Unleash their creativity at Under Fives Explore the Gallery at Tate Britain

What?: I was unsure what to expect from this Saturday session, whose web page promises to show parents how to get the most out of a gallery visit with an under-five while giving virtually nothing away about how. The few things it did tell me would happen, from “discovering exciting routes and journeys through the galleries” to “being led by your children’s unpredictability”, sounded vaguely ominous in light of past Bab-related gallery disasters, so my massive excitement about trying out a new, gallery-based activity was pretty evenly matched by a fairly strong sense of foreboding.

After an inauspicious start (we got the wrong building), we eventually located the studio and were given a brief introduction to the workshop before we set about making card and cellophane viewfinders to take into the gallery. Obviously Bab, who was probably the youngest one there, can’t be trusted with scissors, even under hawk-eyed supervision, so I was tasked with knocking up a crude, rose-tinted viewing frame while she merrily trotted around the room tipping the contents of every receptacle she could get her hands on onto the floor.

Once our flimsy filters were constructed – and after a pooey intermission in a toilet so fetid it made me glad of Bab’s overpoweringly honky offering – we loaded up the little wooden art cart and headed upstairs, stopping for a quick look at Rachel Whiteread’s Untitled (One Hundred Spaces) – a piece that resembles 100 giant boiled sweets and would doubtless have had Bab’s tongue all over it had it not been cordoned off by a tiny, toddler-height rope, before settling in the Henry Moore room. Here, among the reclining, tiny-headed figures sculpted with varying degrees of abstraction, we set about unloading the cart, which was laden with feathers and fabrics to throw around, Polaroid and digital cameras on which to record our experiences, and of course our DIY specs through which to scrutinise the displays.

Bab immediately took a shine to a spent cellophane roll and began marching out of the gallery with it held high like she was Moses leading the Israelites out of Egypt, but none of the other kids cottoned on and she soon got bored and resorted to enthusiastically posting the contents of my purse through the gaps in the floor grate as if she was exhibiting a very literal piece of performance art about the menace of materialism. She also did a lot of running from room to room pretending she was going to touch the art but not actually going through with it because she’s just about old enough to understand that touching art is bad but not quite old enough to be an arsehole and touch it anyway.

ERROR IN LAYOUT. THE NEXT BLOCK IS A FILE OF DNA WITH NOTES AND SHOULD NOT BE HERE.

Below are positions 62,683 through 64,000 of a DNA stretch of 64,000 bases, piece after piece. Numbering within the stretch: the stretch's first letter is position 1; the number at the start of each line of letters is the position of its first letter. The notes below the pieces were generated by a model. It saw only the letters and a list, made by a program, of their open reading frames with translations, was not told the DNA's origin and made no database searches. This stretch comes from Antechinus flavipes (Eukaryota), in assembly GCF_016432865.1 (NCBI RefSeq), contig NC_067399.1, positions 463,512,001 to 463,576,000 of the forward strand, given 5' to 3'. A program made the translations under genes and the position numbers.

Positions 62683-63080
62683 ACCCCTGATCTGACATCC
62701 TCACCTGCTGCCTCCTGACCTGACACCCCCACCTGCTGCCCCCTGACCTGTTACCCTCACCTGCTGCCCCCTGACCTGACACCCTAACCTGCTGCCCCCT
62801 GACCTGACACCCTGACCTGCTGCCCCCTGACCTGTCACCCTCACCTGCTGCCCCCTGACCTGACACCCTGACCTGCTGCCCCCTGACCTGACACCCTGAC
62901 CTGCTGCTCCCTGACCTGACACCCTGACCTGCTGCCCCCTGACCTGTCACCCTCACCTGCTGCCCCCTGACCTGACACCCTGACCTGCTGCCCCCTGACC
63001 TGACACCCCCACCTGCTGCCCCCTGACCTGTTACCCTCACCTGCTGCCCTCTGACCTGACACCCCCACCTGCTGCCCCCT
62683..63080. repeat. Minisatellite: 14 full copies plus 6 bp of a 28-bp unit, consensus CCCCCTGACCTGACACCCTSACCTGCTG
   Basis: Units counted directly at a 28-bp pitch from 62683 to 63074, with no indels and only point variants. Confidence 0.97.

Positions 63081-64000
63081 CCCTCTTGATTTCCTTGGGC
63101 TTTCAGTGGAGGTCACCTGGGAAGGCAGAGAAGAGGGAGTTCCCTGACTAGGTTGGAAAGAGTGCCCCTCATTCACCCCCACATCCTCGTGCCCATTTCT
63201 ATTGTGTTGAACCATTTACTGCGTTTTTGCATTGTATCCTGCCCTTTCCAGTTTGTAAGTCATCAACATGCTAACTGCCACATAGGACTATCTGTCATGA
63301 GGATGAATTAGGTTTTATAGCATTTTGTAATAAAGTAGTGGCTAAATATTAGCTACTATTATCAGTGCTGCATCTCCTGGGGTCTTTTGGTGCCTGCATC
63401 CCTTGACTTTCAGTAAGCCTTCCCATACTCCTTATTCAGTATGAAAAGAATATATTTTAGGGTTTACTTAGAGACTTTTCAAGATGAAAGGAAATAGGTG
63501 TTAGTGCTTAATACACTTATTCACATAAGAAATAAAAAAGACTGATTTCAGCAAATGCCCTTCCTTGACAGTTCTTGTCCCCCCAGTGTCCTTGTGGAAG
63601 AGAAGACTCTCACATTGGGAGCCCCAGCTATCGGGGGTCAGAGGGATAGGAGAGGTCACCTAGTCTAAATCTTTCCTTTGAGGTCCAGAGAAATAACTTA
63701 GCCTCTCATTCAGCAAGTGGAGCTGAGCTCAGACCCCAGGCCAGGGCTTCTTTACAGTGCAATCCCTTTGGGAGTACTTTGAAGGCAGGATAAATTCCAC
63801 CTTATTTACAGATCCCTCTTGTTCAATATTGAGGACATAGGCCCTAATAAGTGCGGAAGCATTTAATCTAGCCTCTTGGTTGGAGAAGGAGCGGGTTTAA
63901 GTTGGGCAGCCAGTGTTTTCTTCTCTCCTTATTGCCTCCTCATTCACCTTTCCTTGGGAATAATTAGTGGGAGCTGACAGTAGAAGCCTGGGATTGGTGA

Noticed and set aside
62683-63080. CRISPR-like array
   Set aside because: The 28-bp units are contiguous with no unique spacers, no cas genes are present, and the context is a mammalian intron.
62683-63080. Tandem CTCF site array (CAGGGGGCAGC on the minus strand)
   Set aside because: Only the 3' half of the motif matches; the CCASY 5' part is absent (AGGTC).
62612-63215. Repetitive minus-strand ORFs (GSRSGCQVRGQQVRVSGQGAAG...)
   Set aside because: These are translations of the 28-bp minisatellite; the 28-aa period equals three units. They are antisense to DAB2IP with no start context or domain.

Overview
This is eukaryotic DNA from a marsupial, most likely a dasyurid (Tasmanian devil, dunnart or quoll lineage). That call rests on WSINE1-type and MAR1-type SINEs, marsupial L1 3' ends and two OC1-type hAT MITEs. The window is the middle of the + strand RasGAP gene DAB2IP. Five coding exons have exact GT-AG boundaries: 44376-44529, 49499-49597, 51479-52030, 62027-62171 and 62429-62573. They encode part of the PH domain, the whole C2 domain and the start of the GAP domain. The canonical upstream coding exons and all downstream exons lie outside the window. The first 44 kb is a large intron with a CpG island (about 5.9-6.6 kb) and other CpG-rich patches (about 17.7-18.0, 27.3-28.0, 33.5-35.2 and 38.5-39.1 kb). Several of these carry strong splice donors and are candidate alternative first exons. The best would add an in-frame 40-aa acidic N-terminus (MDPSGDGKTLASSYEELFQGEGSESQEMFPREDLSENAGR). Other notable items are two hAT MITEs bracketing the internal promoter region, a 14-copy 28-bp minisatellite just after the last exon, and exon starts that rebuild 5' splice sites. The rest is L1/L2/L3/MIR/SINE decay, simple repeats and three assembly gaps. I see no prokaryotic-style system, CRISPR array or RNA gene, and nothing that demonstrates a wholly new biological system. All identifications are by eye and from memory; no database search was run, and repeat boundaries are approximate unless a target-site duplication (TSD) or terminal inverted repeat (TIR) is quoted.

In fact there were quite a few things that Bab wasn’t quite old enough to do, from making the viewfinder to using the viewfinder, and from operating the camera to appreciating the photos we’d taken as a group when they were projected onto the studio wall at the end of the afternoon – but none of this mattered in the slightest. The session is totally free-wheeling, with everyone in attendance invited to think like an artist and do whatever they see fit. Even the artist running it was happy to go with the flow, encouraging a family who didn’t know about the session but who happened to be in the gallery and wanted to join in to do so, and urging us to follow our children’s lead rather than hers.

What I really liked about this session, and why I would recommend it to those with crawlers and up (though probably no younger) is that it encourages families with kids to get into galleries and stop caring about what tutty bystanders think, because you’re actually invited to be there. Galleries might be centres of high culture but they’re also for everyone, and if sessions like this can go some way to reversing this weird societal custom of prohibiting people with children from enjoying anything remotely approaching fun, then great. Let’s start more of them.

Where and When?: Sessions take place on the first Saturday of every month. The workshop generally begins in the main gallery building’s Clore Studio (not the Clore Centre) before moving into the wider gallery. Tate Britain is located on Millbank and is a nine-minute walk from Pimlico (Victoria).

Best Bits: Places are limited to keep the session as focused, intimate and as un-crèchey as possible. Each artist runs three sessions before handing over to the next person, which I think is a great way to keep things fresh and inspiring – although I also really liked the artist (Rosemary Cronin) who ran our session.

Worst Bits: The Clore Studio not being in the Clore Centre really confused me, but then again most of the other people managed to find it.

Facilities: Step-free access, baby changing, on-site cafe, all materials provided.

Cost: Free but should be booked in advance.

Would We Come Back?: We’re booking onto the next session.


Bab roams among the Henry Moores at Under Fives Explore the Gallery, Tate Britain.